Why It’s Amazing: In the 1950s, the legendary John Wyer, whose name became synonymous with Gulf-liveried cars after a string of Le Mans victories with Ford GT40s and Porsche 917s, was also the team manager for Aston Martin’s racing program for a time. Long before the first DB4 reached customers, Wyer and his team grabbed an early prototype and set to work building a race-ready yet road-legal version. The car they built would eventually become the DB4GT.
They chopped five inches out of the chassis, taken from right behind the front seats. The skin was formed with lighter-gauge aluminum to aid in keeping the mass down. What was left of the rear seating area became a luggage rack. It’s a good thing, too, because to make the car suitable for endurance racing, almost the entirety of the trunk was filled by a full-size spare and a 30 gallon fuel tank.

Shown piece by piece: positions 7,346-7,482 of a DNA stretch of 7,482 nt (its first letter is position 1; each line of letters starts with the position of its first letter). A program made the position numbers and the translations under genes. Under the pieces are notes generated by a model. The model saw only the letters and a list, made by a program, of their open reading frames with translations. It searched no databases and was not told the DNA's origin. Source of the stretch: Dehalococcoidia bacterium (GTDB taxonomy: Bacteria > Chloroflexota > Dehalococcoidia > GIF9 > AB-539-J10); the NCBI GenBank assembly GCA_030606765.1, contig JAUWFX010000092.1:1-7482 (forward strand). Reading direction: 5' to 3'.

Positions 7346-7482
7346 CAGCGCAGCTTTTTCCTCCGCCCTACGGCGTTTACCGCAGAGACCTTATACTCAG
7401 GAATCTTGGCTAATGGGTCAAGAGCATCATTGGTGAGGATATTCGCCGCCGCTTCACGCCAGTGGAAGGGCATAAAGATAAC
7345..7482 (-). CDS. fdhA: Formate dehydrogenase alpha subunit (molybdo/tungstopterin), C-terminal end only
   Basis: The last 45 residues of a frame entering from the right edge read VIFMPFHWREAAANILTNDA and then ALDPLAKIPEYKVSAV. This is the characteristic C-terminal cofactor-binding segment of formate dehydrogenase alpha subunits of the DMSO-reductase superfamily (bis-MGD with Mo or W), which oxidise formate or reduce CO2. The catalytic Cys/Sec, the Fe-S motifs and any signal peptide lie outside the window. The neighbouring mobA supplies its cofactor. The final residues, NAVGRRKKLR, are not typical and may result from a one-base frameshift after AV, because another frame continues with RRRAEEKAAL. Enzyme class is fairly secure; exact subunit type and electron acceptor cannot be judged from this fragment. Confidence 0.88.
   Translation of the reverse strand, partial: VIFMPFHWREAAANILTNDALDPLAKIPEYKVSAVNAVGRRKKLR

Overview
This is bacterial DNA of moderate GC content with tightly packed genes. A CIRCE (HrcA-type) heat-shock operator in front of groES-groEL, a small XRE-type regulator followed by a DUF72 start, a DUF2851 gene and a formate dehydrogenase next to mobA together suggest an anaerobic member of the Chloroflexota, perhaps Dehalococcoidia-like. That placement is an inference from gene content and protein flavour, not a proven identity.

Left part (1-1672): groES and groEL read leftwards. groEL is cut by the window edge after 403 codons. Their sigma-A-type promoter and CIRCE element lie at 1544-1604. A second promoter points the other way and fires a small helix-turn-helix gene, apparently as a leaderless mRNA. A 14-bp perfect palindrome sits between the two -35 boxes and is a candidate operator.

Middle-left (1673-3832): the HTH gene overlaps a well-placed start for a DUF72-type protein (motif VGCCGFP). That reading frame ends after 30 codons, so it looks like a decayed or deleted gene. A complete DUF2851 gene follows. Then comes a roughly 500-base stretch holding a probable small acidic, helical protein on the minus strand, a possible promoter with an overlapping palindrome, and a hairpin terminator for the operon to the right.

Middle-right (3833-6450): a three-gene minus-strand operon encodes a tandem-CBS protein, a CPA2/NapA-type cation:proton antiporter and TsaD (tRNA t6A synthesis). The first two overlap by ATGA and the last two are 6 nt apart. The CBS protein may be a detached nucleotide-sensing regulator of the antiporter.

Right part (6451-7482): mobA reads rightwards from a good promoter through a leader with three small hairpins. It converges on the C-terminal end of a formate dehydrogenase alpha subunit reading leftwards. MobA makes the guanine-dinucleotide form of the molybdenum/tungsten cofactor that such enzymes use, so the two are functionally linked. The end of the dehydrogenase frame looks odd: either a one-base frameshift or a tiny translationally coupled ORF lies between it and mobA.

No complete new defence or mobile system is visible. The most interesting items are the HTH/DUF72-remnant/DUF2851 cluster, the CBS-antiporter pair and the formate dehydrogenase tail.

Even though it was a prototype with no siblings yet in existence, it raced at Silverstone, with Moss behind the wheel. He qualified on pole. Then, he not only won, but set a new lap record in the process. “All the road-going Astons seemed muscular and strong,” he said, “but the DB4GT was also quite well balanced. It had bags of power and when I drove it against Jaguar saloons, it was no contest.”
The car survived its brief racing career, which included an abbreviated run at Le Mans, and went on a photo op tour at various car shows. Eventually, Aston Martin sold the prototype to the Queen’s cousin. Since then, it’s had a handful of notable owners, including Rowan Atkinson.
View the Aston Martin Motorsport collection on RM Sotheby’s.